David: I have the feeling we didn’t hit the mark with them. I haven’t interacted with them much, but you have. I’d like to get your take on this. What can we build on? Where can we re-focus? (David takes some ownership of his role in the situation. Acknowledges that Shauna has a stronger relationship with them. Projects that he is open and curious about her perspective)

Shauna: (feeling relieved she is off the hot seat and not being blamed for the poor meeting) Well, I think they were confused because they heard some things we had not talked about before.

Let me speak first to where we can re-focus. It would help me if I could go over the strategic direction with you. Then I could make sure to highlight those points as I talk them through the implementation we have been working on. (Shauna is careful about not accusing David’s failure to get up to speed and putting him on the defensive. Instead she frames it in context of what she needs to be more effective.)

David: You’re right. I just got so busy with my other client, I didn’t make time for this. I trusted that you had a good relationship with them. Lets’ take a few minutes to do that alignment now so we are ready to meet with them again as soon as they are free. (David admits responsibility and gives Shauna positive feedback on her client relationship).

Shauna: Sure, I have some time for that now. Now as far as what we can build on. The other thing I’d like to do is introduce the meeting since I have the long-standing relationship with them. In my opening I would highlight some key points of the implementation that will tie into the strategy that you will present. Then I could close with some more of the details. Next time, I will be more forceful in insisting we meet beforehand so we can be joined at the hip on this. (Shauna offers one thing she wants to build on–her relationship with the client–and two areas to refocus: tying into the strategy, and being more forceful).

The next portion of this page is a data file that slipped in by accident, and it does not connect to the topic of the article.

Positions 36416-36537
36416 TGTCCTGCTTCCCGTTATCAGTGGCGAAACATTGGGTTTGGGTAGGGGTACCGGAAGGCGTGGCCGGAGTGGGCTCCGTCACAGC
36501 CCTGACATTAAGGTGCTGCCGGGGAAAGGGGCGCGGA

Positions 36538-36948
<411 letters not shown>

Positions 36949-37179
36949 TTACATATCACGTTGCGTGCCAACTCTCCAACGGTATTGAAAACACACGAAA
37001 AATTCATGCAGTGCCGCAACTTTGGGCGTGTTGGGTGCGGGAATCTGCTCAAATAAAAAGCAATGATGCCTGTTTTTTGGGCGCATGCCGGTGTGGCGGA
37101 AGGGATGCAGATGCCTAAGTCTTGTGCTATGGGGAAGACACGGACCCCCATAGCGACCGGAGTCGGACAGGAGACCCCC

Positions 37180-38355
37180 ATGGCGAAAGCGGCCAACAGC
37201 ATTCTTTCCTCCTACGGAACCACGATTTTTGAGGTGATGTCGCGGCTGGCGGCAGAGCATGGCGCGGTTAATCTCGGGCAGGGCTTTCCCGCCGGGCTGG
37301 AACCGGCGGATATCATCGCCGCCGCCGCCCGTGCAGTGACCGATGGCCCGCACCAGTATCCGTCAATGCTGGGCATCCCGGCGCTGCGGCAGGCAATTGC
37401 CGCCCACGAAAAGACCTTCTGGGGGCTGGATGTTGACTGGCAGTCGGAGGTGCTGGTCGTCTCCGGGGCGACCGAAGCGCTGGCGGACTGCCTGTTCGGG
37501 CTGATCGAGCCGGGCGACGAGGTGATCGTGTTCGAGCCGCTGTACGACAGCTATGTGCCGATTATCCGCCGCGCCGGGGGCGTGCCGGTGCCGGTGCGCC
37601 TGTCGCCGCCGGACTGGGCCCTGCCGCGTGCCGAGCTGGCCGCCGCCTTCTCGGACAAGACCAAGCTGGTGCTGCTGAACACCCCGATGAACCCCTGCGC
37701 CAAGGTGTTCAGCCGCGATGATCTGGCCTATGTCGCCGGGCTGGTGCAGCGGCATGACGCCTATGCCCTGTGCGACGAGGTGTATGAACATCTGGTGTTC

David: Yep, with all the fires going on for me right now, I hate to admit but the squeaky wheel gets the grease. Definitely keep pinging me on this so I make time for it. I appreciate all the work you’ve done on this. I like your suggestion to introduce the meeting. You know them better than I. There will be a level of comfort and trust. We owe them a good product and I need your help to keep me on track with them.  (David’s re-focus is acknowledging he wants Shauna’s help in serving the client best.)

To be effective, feedback is best done from a space of curiosity and support. If feedback becomes a ‘chewing out’ or ‘reprimanding’ the brain’s defense mechanism is activated and the change you seek is unlikely to last, if it takes at all. The receiver of feedback must feel there is positive support. Too often a culture of fear and blame obscures any value an ‘azimuth check’ can have.

Feedback works best if initiated by the receiver. We will always have a higher chance of implementing it if we come up with the idea. In many organizations, unfortunately, asking for feedback is not the norm. Giving feedback—with the resulting brain shut down effect—is what happens. Asking for feedback may actually be viewed as a sign of weakness. This is unfortunate and totally counter to the brain’s need for feedback in order to adjust for survival.

If you are in the position of asking for [or giving] feedback, here are two powerful questions to use:

  • What can I build on? [What do you feel you can build on? Would you like my perspective?] This question addresses what is going well and should continue/expand.
  • Where should I re-focus? [Where do you feel you can re-focus? Would you like my perspective?] This question focuses on an area that could be improved to increase effectiveness.

 What have you observed about your thought process when you have received feedback from someone?


 Photo credit: Photo by Matthew Brodeur on Unsplash